Precourt Institute for Energy


Showing 101-110 of 130 Results

  • Nancy Sandoval

    Nancy Sandoval

    Executive Assistant, Global Climate and Energy Project (G-CEP)

    BioNancy is the executive assistant to Sally Benson, Director of both the Precourt Institute for Energy and the Global Climate and Energy Project (GCEP). She supports her in all facets of her day-to-day working and administrative roles.

    Nancy started at Stanford University in 2003 with the inception of GCEP and is known as “GCEP Employee #1.” Before joining Stanford, she worked for many years as an administrative assistant at the U.S. Geological Survey in Menlo Park. She has a daughter and a son who are both graduates of Stanford University.

  • Krishna Saraswat

    Krishna Saraswat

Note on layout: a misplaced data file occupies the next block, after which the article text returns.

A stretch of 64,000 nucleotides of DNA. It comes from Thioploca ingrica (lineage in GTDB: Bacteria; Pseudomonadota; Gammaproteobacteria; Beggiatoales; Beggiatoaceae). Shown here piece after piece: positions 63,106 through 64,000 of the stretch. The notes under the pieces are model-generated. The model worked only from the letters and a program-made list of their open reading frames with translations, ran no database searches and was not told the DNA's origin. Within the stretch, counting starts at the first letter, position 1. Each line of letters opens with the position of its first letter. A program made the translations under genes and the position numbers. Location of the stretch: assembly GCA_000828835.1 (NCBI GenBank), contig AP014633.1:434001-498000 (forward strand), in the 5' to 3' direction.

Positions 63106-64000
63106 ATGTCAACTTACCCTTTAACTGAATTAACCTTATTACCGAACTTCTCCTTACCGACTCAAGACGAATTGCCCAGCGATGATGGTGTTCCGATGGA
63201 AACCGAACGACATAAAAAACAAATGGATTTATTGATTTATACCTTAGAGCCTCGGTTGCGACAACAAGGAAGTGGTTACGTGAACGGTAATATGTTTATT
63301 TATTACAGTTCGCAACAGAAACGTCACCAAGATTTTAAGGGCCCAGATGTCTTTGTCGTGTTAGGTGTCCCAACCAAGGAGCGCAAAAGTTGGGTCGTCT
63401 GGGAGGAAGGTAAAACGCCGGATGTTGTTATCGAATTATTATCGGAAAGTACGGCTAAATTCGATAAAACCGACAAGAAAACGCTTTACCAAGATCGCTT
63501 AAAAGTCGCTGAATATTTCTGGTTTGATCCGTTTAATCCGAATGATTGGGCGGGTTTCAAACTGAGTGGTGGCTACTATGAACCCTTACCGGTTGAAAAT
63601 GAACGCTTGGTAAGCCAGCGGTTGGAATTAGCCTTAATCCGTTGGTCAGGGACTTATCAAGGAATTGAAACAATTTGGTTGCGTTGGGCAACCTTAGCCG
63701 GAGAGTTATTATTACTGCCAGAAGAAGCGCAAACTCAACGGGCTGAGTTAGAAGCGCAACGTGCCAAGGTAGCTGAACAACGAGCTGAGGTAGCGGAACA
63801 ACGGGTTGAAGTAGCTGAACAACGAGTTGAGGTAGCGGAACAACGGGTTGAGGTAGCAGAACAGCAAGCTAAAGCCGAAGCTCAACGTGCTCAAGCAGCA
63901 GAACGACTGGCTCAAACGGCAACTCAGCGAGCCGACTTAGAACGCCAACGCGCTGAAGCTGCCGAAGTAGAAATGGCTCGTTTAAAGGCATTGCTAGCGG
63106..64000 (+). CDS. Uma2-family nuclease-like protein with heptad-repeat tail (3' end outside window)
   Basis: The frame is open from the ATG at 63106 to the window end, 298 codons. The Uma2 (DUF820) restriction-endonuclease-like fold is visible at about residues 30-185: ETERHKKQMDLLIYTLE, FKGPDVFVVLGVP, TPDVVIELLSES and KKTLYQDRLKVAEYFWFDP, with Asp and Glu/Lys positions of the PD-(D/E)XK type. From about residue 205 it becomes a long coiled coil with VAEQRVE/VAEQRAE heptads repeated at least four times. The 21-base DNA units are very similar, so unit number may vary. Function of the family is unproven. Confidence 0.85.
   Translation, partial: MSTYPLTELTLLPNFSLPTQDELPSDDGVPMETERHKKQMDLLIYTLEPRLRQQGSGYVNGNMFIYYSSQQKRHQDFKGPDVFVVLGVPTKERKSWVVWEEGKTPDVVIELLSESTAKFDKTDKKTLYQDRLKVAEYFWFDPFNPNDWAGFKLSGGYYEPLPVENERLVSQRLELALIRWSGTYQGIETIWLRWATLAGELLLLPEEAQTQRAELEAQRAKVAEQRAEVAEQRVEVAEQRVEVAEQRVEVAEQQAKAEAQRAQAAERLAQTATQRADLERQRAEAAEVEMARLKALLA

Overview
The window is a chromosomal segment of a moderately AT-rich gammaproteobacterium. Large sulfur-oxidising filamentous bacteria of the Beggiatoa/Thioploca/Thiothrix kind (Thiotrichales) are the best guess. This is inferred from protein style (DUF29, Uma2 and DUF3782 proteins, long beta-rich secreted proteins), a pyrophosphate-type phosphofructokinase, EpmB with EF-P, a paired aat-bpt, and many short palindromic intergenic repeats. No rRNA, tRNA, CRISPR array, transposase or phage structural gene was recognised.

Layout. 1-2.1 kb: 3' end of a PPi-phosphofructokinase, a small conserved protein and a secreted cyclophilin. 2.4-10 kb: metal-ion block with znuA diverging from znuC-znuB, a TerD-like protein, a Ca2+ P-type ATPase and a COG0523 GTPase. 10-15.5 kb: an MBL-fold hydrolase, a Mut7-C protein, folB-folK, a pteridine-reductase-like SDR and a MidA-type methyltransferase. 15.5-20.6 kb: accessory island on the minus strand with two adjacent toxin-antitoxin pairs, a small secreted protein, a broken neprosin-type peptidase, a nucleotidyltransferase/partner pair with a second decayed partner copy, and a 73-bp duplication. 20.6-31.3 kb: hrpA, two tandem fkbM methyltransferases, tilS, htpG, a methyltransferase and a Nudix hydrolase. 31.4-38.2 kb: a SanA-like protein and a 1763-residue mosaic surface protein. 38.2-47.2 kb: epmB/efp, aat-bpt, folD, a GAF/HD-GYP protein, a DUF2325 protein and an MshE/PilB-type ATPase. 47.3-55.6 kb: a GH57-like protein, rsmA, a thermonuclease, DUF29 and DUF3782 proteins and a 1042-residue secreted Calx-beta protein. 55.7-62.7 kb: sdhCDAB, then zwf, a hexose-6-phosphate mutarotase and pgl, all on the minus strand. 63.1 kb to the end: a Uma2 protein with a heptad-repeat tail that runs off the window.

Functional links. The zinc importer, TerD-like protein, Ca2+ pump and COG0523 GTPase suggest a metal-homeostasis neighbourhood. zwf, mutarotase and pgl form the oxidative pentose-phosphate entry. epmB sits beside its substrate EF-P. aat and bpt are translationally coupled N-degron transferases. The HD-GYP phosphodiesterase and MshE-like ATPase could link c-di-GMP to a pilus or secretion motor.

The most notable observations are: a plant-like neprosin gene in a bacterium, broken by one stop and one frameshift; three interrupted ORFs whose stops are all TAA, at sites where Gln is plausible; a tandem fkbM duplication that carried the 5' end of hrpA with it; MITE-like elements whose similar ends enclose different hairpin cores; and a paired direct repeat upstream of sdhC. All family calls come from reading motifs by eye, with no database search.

Rickey/Nielsen Professor in the School of Engineering and Professor, by courtesy, of Materials Science and Engineering

    BioSaraswat is working on a variety of problems related to new and innovative materials, structures, and process technology of silicon, germanium and III-V devices and interconnects for VLSI and nanoelectronics. Areas of his current interest are: new device structures to continue scaling MOS transistors, DRAMs and flash memories to nanometer regime, 3-dimentional ICs with multiple layers of heterogeneous devices, metal and optical interconnections and high efficiency and low cost solar cells.

  • Richard Sassoon

    Richard Sassoon

    Managing Director, Global Climate and Energy Project (G-CEP)

    BioRichard E. Sassoon was appointed GCEP Managing Director in November 2003 and brings over 25 years of research and management experience in the fields of physical and analytical chemistry, as well as energy sciences to this position.

    Prior to joining GCEP, Dr. Sassoon was Senior Scientist and Assistant Vice President at Science Applications International Corporation (SAIC), where he led systems integration efforts for nanotechnology applications. For many years, he was a contractor to the Department of Energy supporting the strategic planning and management of its environmental programs, and its hydrogen and renewable energy activities.